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My Word

  • MY WORD: Parking reality for judicial center employees

    Despite The Sentinel News’ reporting that the Shelby County Judicial Center employees have fallen out of grace with the Centenary United Methodist Church next door (Church: No more park,” June 28), we believed the relationship was a good one. We were very grateful and appreciative of the church’s generosity in offering convenient and safe reserved parking spots for full-time state employees. No such thought was given by the powers that be who supervised the planning of the new judicial center.  

  • MY WORD: A proposal to atheists

    I wish to throw my support firmly behind Chuck Souder’s article (“The Founders’ Declaration of ‘In-Dependence,’” June 28),pertaining to the American Founders’ “dependence upon God” and the idea they taught Americans should be “grateful and accountable to God.” Sometimes, atheists like to selectively quote the Founders, as if the Founders were atheists, which they were not. Souder has the strength of history on his side.

    Washington: Farewell Address to the American People,1796:

  • MY WORD: The legacy of our children

    Ten years after I graduated from college, I felt like I had a dual life. On one hand, I was a husband and new father. On the other hand, I was a salesman with a $14 million, 5-state territory.

    The two parts of my life battled each other. I performed the job from my car and was the classic "road warrior." It was not uncommon for me to leave on a Monday morning and spend the majority of the week calling the other portion of my life from a hotel telephone.

  • MY WORD: Don’t throw out trash talk

    As one who attended the Shelbyville City Council’s public hearing on curbside trash and recycling, it was disheartening to see the turnout and hear the spin put on the subject. In my opinion the spin was at best misleading and worst self-serving (“Curbside trash, recycling talk draws small crowd,” July 31).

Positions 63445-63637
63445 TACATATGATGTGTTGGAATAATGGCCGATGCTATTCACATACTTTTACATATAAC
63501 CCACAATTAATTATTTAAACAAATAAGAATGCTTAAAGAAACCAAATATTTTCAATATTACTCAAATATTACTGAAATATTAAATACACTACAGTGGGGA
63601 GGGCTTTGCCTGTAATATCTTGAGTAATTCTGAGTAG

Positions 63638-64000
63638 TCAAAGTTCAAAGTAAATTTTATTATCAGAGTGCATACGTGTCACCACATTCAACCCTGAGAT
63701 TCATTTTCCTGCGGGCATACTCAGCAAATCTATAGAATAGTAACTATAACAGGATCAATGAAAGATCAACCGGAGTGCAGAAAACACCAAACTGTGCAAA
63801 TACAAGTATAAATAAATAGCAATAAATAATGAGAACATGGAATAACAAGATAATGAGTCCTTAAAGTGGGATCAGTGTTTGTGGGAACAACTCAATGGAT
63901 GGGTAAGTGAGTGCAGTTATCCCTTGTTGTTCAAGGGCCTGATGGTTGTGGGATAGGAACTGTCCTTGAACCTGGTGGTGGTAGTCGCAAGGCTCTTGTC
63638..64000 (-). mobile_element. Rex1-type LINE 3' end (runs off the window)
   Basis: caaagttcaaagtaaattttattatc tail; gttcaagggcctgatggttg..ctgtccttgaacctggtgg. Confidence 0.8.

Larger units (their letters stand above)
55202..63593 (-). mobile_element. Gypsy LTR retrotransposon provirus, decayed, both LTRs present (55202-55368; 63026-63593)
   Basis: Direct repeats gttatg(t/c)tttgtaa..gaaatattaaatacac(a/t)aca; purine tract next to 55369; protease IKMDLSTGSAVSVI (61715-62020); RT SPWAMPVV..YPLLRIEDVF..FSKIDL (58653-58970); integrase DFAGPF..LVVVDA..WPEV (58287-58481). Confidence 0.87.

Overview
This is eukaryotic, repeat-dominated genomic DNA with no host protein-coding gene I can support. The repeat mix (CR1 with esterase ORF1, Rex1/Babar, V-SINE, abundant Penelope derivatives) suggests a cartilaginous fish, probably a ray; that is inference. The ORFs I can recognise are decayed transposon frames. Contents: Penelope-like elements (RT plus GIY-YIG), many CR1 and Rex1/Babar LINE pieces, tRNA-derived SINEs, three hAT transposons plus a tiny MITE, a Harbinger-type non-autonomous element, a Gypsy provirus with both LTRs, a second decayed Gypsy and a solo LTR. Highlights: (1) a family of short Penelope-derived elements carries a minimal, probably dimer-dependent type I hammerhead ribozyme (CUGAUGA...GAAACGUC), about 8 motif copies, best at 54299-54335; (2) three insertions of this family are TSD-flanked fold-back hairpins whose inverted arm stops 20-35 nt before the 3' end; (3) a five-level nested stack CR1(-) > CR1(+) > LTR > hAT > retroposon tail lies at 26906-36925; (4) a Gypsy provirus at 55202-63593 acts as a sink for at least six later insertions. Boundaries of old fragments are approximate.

• MY WORD: This is what the Bible really says
  • MY WORD: How I made it to 102

    Hard work won't kill you, for I did my share of that. Born on July 24, 1911. as the only girl in the family of Thomas D. and Minnie K Lewis, I had three older brothers to put up with. This meant I had to clean up after them, help cook their meals and wash their dishes.

  • MY WORD: Democracy and alleged traitors of it

    I have been following with great interest how the United States government has approached three great embarrassments: Julian Assange, Bradley Manning, and Edward Snowden. No one disputes that what those men revealed was true. Yet Americans are divided (in what percentages, I do not know) as to whether these are traitors or heroes.

  • MY WORD: Churches need help with health-care changes

    Health-care exchanges created under the Affordable Care Act take effect Jan. 1 of next year, but a key group will be left out of important premium tax credits if a bill introduced last week in the Senate isn’t enacted.

  • MY WORD: A shameful lack of vision

    In 2008, when Barack Obama was elected, I have to admit I was a bit unsure but also enthusiastic. After all, exhausted with the Bush presidency, how could I not be excited about our first African-American president? John McCain, outstanding American and war hero notwithstanding, was not a leader I could or would rally around anyway. I did not vote in 2008. but once Obama was elected, I was glad in a way for a change and anxious to see what fresh leadership he would bring.

  • MY WORD: Leadership class walks a few steps of Shelby's history

    You may wonder what a cemetery, theater and pet portraits have to do with one another. The answer is Arts & History Day – one of Leadership Shelby Class of 2013’s spring outings. The goal of the day’s activities was to acquaint us with the community resources for art and to provide an understanding of Shelby County’s history.